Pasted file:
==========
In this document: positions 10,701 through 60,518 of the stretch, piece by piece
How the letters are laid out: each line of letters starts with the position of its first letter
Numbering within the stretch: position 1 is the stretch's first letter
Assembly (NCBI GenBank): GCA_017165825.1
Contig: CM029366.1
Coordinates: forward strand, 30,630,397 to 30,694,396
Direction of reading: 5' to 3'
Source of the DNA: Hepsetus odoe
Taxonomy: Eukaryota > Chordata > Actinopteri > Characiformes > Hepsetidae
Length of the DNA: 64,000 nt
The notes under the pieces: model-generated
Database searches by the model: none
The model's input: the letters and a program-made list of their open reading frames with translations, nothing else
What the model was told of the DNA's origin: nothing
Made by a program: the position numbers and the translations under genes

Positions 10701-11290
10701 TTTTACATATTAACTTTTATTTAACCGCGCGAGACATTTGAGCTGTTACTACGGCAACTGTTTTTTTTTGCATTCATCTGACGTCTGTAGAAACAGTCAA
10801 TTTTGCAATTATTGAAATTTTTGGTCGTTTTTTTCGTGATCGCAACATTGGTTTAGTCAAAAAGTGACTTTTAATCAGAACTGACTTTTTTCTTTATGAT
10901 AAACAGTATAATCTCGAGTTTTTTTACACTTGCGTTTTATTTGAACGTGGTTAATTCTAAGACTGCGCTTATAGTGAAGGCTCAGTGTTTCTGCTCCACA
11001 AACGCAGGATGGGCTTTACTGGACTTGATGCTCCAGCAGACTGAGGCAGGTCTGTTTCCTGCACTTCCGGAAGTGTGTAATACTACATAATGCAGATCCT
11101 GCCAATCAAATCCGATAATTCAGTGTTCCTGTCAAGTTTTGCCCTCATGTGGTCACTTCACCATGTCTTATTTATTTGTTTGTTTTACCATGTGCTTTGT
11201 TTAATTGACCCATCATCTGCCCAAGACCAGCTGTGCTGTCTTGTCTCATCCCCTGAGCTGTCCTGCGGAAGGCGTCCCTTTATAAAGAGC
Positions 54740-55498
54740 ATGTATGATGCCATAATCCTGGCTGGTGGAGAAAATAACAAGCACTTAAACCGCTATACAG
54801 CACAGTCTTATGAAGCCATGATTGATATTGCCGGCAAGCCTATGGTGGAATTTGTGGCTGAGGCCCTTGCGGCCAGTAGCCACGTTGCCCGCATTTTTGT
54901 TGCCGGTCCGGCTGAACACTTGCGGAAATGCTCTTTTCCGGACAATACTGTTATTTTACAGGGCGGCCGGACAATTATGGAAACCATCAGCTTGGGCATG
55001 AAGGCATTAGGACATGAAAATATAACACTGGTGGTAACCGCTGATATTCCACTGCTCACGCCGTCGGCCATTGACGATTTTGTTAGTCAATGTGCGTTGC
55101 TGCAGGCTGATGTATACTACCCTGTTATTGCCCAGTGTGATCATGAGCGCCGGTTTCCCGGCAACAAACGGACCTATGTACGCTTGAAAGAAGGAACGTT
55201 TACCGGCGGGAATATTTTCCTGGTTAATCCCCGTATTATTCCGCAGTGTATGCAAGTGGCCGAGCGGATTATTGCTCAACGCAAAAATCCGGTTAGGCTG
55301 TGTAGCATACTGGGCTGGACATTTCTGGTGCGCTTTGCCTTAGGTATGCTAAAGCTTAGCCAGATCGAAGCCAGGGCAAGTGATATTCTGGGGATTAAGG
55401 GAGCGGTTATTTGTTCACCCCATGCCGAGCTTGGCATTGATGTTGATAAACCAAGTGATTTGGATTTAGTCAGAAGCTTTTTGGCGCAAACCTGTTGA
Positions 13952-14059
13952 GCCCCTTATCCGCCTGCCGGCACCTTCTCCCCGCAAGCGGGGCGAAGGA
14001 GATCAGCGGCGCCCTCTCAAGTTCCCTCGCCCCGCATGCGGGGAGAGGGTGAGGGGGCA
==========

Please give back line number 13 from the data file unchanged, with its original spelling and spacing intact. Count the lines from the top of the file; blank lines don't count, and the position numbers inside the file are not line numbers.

The model's input: the letters and a program-made list of their open reading frames with translations, nothing else